UPDATED WITH MORE OF YOUR SUGGESTIONS: Given how long the odds are for having a pilot picked up to series on a broadcast network, every year most people who have worked on pilots have a bad upfront. Some have a good upfront. And then, a selected few have a great upfront. Here are the overachievers this year:

James Burrows: He is the master of the multi-camera format. Only jb1-fthree new multi-camera series were picked up for fall, all directed by Burrows: Mike & Molly and $#! My Dad Says on CBS and Better Together on ABC.

Craig Silverstein: The writer-producer is behind two new series. He created/executive produced the CW’s Nikita, which he will also run, and he also co-wrote and is executive producing Fox’s Terra Nova.

The Russo Brothers: The duo also achieved a perfect record this pilot season: Both pilots they directed, ABC’s Happy Endings and Fox’s Running Wilde, went to series. Anthony and Joe Russo will be executive producing three series next season, Endings, Wilde and NBC’s Community whose pilot they also directed.

David Nutter, aka the Pilot Whisperer: He kept his unbelievable streak alive with NBC’s Chase, his 16th consecutive pilot to go to series.

shonda_rhimes_2055740Chuck LorreShonda Rhimes and Carol Mendelsohn: With the pickups of Lorre’s Mike & Molly at CBS and Rhimes’ Off The Map at ABC, the two will have three series on the air next season, sharing honors with Seth MacFarlane, who also has three shows. But that has been topped by CSI maven Carol Mendelsohn who executive produces the newly picked up CBS drama The Defenders as well as the three CSI series. (There is still room to grow for all: Norman Lear had five shows on the air in 1977)

Matt Nix and Shawn Ryan: A strong upfront for the two writer-producers who already have cable series: USA’s Burn Notice and FX’s upcoming Terriers, respectively. Nix’s Fox dramedy The Good Guys, which was slated as a summer series, landed on the fall schedule. And Ryan’s pilot Ride-Along also wowed ’em at Fox to snag one of only two drama pilot-to-series pickups at the network.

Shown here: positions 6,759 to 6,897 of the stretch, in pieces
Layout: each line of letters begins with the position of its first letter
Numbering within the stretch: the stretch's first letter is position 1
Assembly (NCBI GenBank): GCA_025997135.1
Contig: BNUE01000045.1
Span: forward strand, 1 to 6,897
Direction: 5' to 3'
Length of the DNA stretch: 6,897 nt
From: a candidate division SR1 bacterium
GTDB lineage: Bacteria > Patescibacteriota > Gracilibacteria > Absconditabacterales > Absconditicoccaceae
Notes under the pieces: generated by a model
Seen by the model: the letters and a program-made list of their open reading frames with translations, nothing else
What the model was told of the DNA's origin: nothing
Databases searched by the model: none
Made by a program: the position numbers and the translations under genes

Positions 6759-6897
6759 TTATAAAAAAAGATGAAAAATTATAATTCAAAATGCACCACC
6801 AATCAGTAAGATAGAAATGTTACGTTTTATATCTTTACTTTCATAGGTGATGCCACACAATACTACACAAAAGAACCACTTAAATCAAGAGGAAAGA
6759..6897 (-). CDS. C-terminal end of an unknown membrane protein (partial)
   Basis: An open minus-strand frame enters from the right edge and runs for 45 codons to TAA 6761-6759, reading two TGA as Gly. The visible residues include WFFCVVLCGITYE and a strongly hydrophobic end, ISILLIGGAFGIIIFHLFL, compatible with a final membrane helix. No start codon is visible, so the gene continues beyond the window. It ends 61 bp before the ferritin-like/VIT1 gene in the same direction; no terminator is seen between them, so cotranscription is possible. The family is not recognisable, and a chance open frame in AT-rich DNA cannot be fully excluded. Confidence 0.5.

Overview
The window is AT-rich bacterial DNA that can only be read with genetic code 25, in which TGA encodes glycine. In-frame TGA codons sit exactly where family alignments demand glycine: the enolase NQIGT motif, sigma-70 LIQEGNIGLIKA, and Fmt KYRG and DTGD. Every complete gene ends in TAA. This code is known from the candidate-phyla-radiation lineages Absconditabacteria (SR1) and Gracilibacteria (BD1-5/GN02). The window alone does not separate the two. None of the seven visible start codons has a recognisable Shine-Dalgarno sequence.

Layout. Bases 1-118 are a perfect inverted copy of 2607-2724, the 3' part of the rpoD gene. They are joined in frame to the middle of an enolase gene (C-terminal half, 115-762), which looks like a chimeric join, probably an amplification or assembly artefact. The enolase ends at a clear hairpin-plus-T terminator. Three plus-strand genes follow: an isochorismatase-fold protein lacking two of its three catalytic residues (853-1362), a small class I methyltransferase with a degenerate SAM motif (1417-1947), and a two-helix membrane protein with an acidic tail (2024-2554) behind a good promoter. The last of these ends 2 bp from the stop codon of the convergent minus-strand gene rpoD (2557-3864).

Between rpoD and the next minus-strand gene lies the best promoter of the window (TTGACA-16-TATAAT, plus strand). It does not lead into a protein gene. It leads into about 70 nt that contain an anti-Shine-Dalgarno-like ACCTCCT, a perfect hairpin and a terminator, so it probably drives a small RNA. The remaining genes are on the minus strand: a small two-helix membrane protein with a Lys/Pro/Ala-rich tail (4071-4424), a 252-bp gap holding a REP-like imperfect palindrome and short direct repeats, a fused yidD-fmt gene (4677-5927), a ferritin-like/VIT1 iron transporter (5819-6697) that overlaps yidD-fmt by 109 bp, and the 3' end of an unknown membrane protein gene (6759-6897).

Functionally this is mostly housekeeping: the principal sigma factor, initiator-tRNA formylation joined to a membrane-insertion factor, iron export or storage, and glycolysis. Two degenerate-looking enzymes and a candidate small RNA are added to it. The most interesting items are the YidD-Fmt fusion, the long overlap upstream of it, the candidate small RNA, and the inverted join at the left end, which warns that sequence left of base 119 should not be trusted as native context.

J.J. Abrams, Alex Kurtzman and Roberto Orci: The Fringe creators used a divide-and conquer strategy, returning to TV development with two separate pilots, Undercovers (Abrams) and Hawaii Five-O (Kurtzman and Orci). Both pilots went to series, keeping the trio’s perfect pilot-to-series record intact.

Scott Silveri and Shana Goldberg-Meehan: The married former Friends executive producers landed series orders for their pilots about couples: Goldberg-Meehan’s Better Together was picked up at ABC, Silveri and Jon Pollack’s Perfect Couples was ordered by NBC. And they accomplished that while preparing for the pending birth of their baby.

Beginner’s luck: Several newcomers to pilot season struck gold. Nick Wauters, whose prior TV writing experience included a total of 3 produced series episodes, is behind NBC’s highest-profile new drama series The Event after producer Steve Stark, in his first year as an independent producer, took an old spec script by Wauters to NBC. Young writer David Caspe had sold several feature comedy pitches but had zero TV experience. That changed this year when his Happy Endings became one of the best-liked comedy pilots and landed a series order by ABC.  British writer Kelly Marcel was close to making a deal with a U.K broadcaster for a show set in pre-historic times to when producer Aaron Kaplan convinced her to bring the project to the US. He paired her with Silverstein to write together Terra Nova based on her idea. A few months after the launch of Working Title TV, the company landed a Thursday night series on NBC’s Love Bites.

Honorable mention for non-writing producers who landed multiple new series:

Jamie Tarses: She had three broadcast pilots, Mr. Sunshine and Happy Endings at ABC and Mad Love at CBS. Mr. Sunshine and Happy Endings were picked up to series, while Mad Love is still in serious consideration for midseason. (Tarses also recently landed a series order at TNT for Franklin & Bash, which was formally unveiled at the cable network’s upfront presentation this week.)

Bruckheimer TV: The company went 2-for-2 at the upfronts as both of its pilots, Chase at NBC and The Whole Truth received series orders. Three of the company’s existing series, Cold Case, Miami Medical and The Forgotten, were cancelled, but Bruckheimer TV still remains the top pod with six series on the air. McG’s Wonderland is second with four, Nikita, Chuck, Human Target and Supernatural.

DreamWorks TV: The company is behind two of the highest-profile series presented at the upfronts: Terra Nova on Fox and Fallen Skies on TNT.

Did I miss anyone? I’ll add the best suggestions to the list.